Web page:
The melting of the world’s glaciers has nearly doubled in speed over the past 20 years and contributes more to sea-level rise than either the Greenland or Antarctic ice sheets, according to the most comprehensive global study of ice rivers ever undertaken.
Scientists say human-driven global heating is behind the accelerating loss of high-altitude and high-latitude glaciers, which will affect coastal regions across the planet and create boom-and-bust flows of meltwater for the hundreds of millions of people who live downstream of these “natural water towers”.
Between 2000 and 2019, glaciers lost 267 gigatonnes (Gt) of ice per year, equivalent to 21% of sea-level rise, reveals a paper published in Nature. The authors said the mass loss was equivalent to submerging the surface of England under 2 metres of water every year.
This was 47% higher than the contribution of the melting ice sheet in Greenland and more than twice that from the ice sheet in Antarctica. As a cause of sea-level rise, glacier loss was second only to thermal expansion, which is prompted by higher ocean temperatures.
The authors found the pace of glacier thinning outside of Greenland and Antarctica picking up from about a third of a metre per year in 2000 to two-thirds in 2019. This is equivalent to an acceleration of 62Gt per year each decade.
The study uses historical Nasa satellite data and new statistical methods to construct three-dimensional topographies going back 20 years and covering 99.9% of the world’s glaciers. The result is the most accurate and comprehensive assessment of the world’s 217,175 glaciers to date.
Scientists said the precision of the data allowed them to be more certain than before that glacier loss is enormous and accelerating. Previous estimates of mass loss were about 20% more negative, but those had an even greater margin of error because they were either extrapolated from ground measurements at a few hundred reference glaciers and a limited coverage of satellite imagery, or based on the study of gravimetric signals which have a coarse resolution.
On average, the paper found glaciers lost 4% of their volume over 20 years. But the picture varied across time and from region to region.
Alaska accounted for 25% of the global mass loss, the Greenland periphery 12% and north and south Canada 10% each. The Himalayas and other parts of high-mountain Asia lost 8%, as did the southern Andes and subantarctic regions.
Smaller, lower glaciers did not contribute as much in volume, but they were the most vulnerable to change. The thinning of New Zealand’s glaciers increased seven-fold between 2000-04 and 2015-19. Thinning rates in the European Alps were twice the global average.
The lead author, Romain Hugonnet, of the University of Toulouse, said the data was an urgent warning. “A doubling of the thinning rates in 20 years for glaciers outside Greenland and Antarctica tells us we need to change the way we live. We need to act now,” he said. “It can be difficult to get the public to understand why glaciers are important because they seem so remote, but they affect many things in the global water cycle including regional hydrology, and by changing too rapidly, can lead to the alteration or collapse of downstream ecosystems.”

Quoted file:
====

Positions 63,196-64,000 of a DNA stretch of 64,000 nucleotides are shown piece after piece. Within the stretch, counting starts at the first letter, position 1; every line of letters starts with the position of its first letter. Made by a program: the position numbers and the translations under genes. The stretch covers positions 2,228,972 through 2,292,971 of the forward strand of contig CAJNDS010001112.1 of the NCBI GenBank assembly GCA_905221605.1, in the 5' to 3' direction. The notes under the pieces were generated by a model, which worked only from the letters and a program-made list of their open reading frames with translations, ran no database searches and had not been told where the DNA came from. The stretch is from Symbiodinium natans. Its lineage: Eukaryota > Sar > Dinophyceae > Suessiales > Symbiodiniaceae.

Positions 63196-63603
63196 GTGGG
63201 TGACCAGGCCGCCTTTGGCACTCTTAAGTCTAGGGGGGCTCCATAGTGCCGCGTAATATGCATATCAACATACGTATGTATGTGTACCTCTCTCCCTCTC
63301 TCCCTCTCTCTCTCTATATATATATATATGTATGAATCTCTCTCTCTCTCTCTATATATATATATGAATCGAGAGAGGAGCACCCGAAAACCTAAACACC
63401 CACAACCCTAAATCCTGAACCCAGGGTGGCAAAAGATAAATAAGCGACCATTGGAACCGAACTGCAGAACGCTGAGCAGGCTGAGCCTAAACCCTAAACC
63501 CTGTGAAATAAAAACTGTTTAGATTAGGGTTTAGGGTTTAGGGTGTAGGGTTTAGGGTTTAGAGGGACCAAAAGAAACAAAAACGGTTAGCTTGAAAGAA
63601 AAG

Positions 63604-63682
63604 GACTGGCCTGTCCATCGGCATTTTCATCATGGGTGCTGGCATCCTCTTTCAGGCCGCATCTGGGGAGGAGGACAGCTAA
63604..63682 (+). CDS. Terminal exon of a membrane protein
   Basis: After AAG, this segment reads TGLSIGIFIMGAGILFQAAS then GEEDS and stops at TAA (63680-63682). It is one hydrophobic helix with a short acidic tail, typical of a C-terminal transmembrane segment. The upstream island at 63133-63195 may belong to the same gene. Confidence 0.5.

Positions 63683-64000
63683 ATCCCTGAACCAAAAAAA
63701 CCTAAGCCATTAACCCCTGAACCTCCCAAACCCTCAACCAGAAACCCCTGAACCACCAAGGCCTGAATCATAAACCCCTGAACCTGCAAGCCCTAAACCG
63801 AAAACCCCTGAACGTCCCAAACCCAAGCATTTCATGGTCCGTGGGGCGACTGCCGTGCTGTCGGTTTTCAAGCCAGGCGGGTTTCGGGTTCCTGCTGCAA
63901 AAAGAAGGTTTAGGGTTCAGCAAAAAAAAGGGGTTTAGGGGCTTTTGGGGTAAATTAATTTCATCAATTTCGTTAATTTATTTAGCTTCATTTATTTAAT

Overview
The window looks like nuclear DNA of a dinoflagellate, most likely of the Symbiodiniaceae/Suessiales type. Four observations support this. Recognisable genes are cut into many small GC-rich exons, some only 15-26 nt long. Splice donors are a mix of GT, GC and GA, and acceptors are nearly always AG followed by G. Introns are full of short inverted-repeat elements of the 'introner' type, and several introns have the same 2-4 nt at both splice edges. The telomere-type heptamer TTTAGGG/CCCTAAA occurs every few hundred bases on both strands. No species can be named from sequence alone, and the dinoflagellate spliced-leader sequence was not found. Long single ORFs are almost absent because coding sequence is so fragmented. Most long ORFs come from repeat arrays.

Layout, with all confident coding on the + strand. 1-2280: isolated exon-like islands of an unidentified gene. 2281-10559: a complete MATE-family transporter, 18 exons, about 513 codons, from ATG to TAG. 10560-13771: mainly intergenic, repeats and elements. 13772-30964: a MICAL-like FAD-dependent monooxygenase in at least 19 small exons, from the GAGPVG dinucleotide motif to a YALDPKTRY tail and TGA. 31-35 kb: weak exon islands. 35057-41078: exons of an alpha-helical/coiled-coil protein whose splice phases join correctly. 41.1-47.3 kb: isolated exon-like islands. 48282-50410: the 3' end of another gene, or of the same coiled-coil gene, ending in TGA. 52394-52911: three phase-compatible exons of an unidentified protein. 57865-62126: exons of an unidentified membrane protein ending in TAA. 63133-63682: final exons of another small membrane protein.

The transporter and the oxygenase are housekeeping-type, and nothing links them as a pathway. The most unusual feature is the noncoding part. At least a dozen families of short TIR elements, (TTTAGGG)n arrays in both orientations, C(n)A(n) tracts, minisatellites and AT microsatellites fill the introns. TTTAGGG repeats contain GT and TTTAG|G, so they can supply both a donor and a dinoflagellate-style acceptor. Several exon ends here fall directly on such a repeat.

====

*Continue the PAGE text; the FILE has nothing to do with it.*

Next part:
Living in Switzerland, he feared future generations would not be able to enjoy the Alps as he has done. “It’s beautiful now but it will get more and more dry. If there are no glaciers, there will be less water in times of drought at the end of summer. For the first time, you might not see green grass in Switzerland,” he said. ” The glaciers in the Alps are not thick and are [some of the] fastest melting in the world. That will continue until there is nothing left. How fast depends on different climate scenarios, but at current speed, 80-90% will be gone by 2050. That means we will lose almost everything, except the biggest glaciers.”
His greatest concern was in high Asian mountain ranges, which are the source of rivers such as the Yangtze, Mekong, Salween and Brahmaputra, which support large downstream populations. The paper urges policymakers to design adaptive policies for the billion people who could face water shortages and food insecurity before 2050, as well as for the more than 200 million who live in coastal areas threatened by rising water levels before the end of the century.
“India and China are depleting underground sources and relying on river water, which substantially originates from glaciers during times of drought. This will be fine for a few decades because glaciers will keep melting and provide more river runoff, which acts as a buffer to protect populations from water stress. But after these decades, the situation could go downhill. If we do not plan ahead, there could be a crisis for water and food, affecting the most vulnerable.”
Samuel Nussbaumer, of the World Glacier Monitoring Service (WGMS) and the University of Zurich, was not directly involved in the latest assessment but he said it confirmed trends observed over many decades by ground monitoring and satellites. The WGMS previously reported that rates of glacier mass loss have roughly doubled every decade since the 1970s.
“The new paper will have a big impact. This is the most global, complete study. The gain in new information is huge,” he said. “The rapid change we see now is really interesting from a scientific point of view. Never before in history has change happened this fast.
“But on a personal level, it is sad to see. Glaciers are very dynamic. If temperatures were to drop, they would regrow. But what is happening today is that human causes are leading to long-term destruction even in these remote regions where there are no humans.”